Financial-services firms and trade associations, as well as their employees, spent a record $2.9 billion on campaign donations and lobbying in the 2019-20 election cycle, according to a new report by Americans for Financial Reform (AFR).
Bloomberg LP, founded by former New York Mayor Michael Bloomberg, spent the most cash, and Sen. Jon Ossoff, a Georgia Democrat, received more money than any other current member of Congress, the report said.
The sector spent around 2.5 times more money on electing President Joe Biden than it did on reelecting former President Donald Trump, the data showed.
The total spend was around 50% more than the previous record, when the financial-services industry spent $2 billion during the 2015-16 election cycle.
The financial-services industry donated $1.96 billion to House, Senate, and presidential candidates seeking election in the 2019-20 election cycle, and spent $932.9 million on lobbying across 2019 and 2020, per the report.
AFR based its analysis on contributions reported by both financial-services companies and trade associations and individual employees between January 1, 2019 and December 31, 2020. CNBC first reported on its findings.
Bloomberg LP gave the most money
In total, nearly 600 financial-sector companies and trade associations spent at least $500,000 on contributions and lobbying across 2019 and 2020, per the report. It added that there were more than 2,000 registered lobbyists working across the sector.
These are the 20 companies and associations who spent the most, according to the AFR:
- Bloomberg LP — $158.9 million
- National Association of Realtors (NAR) — $154.3 million
- Fahr LLC — $70.7 million
- Citadel LLC — $69.3 million
- Blackstone Group — $49.5 million
- Charles Schwab & Co — $35.6 million
- Susquehanna International Group — $30.7 million
- American Bankers Association (ABA) — $26.6 million
- Paloma Partners — $25.5 million
- Bain Capital — $22.0 million
- Renaissance Technologies — $21.3 million
- Stephens Group — $18.4 million
- Elliott Management — $17.0 million
- Wells Fargo — $16.8 million
- Intercontinental Exchange Inc — $16.2 million
- Lone Pine Capital — $15.2 million
- Ryan Specialty Group — $15.1 million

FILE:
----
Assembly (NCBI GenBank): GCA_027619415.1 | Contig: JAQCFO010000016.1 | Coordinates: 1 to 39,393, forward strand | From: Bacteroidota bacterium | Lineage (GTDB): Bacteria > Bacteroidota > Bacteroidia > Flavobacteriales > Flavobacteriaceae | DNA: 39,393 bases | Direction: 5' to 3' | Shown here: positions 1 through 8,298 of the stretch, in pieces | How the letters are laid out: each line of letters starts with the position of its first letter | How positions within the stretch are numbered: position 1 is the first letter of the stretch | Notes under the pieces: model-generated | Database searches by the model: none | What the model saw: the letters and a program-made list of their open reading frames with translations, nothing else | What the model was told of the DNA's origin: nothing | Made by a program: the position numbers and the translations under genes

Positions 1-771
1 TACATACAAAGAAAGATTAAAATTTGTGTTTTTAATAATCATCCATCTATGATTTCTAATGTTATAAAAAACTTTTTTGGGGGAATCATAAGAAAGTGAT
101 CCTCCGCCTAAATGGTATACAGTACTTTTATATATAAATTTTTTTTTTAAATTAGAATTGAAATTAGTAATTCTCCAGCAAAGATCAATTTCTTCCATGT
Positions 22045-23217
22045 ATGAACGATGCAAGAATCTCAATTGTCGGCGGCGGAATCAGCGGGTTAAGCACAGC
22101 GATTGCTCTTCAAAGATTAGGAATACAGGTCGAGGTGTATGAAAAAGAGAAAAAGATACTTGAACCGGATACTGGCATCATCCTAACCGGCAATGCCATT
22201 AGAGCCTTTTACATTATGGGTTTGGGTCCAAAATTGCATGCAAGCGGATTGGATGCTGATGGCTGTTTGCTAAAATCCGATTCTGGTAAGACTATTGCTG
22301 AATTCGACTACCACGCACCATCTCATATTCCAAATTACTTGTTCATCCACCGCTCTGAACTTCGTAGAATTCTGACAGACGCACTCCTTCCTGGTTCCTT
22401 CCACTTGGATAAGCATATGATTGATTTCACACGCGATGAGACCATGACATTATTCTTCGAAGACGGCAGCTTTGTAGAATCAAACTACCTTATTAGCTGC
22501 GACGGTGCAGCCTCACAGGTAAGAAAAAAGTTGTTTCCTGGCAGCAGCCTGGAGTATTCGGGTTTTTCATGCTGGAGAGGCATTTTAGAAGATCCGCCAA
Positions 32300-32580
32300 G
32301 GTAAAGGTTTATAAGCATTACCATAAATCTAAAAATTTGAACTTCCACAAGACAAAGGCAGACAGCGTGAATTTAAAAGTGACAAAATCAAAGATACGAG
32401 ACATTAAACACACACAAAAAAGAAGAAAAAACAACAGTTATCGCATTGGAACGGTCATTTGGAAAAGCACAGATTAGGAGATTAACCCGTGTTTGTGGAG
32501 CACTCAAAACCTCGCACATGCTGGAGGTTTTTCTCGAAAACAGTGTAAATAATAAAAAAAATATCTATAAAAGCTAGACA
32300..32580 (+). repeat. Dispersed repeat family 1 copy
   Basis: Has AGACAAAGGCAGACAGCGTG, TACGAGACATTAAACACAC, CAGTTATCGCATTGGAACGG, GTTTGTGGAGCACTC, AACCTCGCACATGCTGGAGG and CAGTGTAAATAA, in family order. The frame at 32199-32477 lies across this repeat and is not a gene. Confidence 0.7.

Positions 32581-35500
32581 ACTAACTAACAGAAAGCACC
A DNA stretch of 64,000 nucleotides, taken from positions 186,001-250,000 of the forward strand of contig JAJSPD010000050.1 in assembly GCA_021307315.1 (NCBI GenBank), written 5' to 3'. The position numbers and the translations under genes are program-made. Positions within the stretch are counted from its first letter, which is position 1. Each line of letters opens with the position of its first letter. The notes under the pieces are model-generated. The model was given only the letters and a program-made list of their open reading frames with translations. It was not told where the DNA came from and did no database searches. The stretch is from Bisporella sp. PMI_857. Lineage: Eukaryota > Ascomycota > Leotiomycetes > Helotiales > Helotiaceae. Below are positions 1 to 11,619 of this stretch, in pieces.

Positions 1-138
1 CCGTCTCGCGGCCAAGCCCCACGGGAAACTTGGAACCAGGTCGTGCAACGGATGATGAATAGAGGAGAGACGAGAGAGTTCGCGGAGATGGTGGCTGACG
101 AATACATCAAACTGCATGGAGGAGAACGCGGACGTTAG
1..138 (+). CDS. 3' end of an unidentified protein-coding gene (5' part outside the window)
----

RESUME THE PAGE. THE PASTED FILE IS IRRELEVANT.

- Euclidean Capital — $14.4 million
- American Property Casualty Insurance Association (APCIA) — $13.9 million
- Securities Industry & Financial Market Association (SIFMA) — $13.8 million
Mike Bloomberg briefly ran for president before pumping his fortunes into helping Biden beat Trump.
Who received the funding
The financial-services sector gave $982.8 million in party-coded contributions across 2019 and 2020 through both individual employee donations and PACs, the report said. Of this, 47% went to Republicans and 53% went to Democrats.
Current congressional candidates received $311 million in contributions from the financial sector to their campaign committees and leadership PACs, according to the AFR.
The 10 current members of Congress who received the largest amounts were:
- Sen. Jon Ossoff (D-GA) — $6.5 million
- Sen. Mark Kelly (D-AZ) — $6.3 million
- Sen. Lindsey Graham (R-SC) — $6.2 million
- Sen. Mitch McConnell (R-KY) — $5.5 million
- Sen. Raphael Warnock (D-GA) — $5.3 million
- Sen. Thom Tillis (R-NC) — $5.1 million
- Sen. John Hickenlooper (D-CO) — $4.9 million
- Rep. Kevin McCarthy (R-CA) — $4.8 million
- Sen. (D-MI) — $4.7 million
- Sen. John Cornyn (R-TX) — $4.5 million
These donations were dwarfed by contributions to some candidates who ran for reelection but didn't retain their seats. Republicans David Perdue and Kelly Loeffler, both running in the Georgia Senate races, each received more than $9 million in donations from the financial-services industry.
Wall Street "seems to have made a particular effort to preserve Republican control of the Senate to both lock in pro-industry measures passed during the Trump administration and to forestall reform under President Biden," the AFR wrote in the report.
Despite almost equal support for Democratic and Republican candidates, the sector donated overwhelming towards Biden's presidential campaign over Trump's.
The finance, insurance, and real estate sector contributed $252.6 million towards Biden's campaign and external groups supporting him – more than twice as much as the $103.3 million given to Trump, according to the AFR.
In the aftermath of January insurrection at the Capitol, dozens of top US companies halted political donations, including Walmart, Amazon, Morgan Stanley, Dow, and AT&T. Some stopped donating to both Democrats and Republicans, and some to specifically to the 147 GOP lawmakers who voted against certifying Biden as president.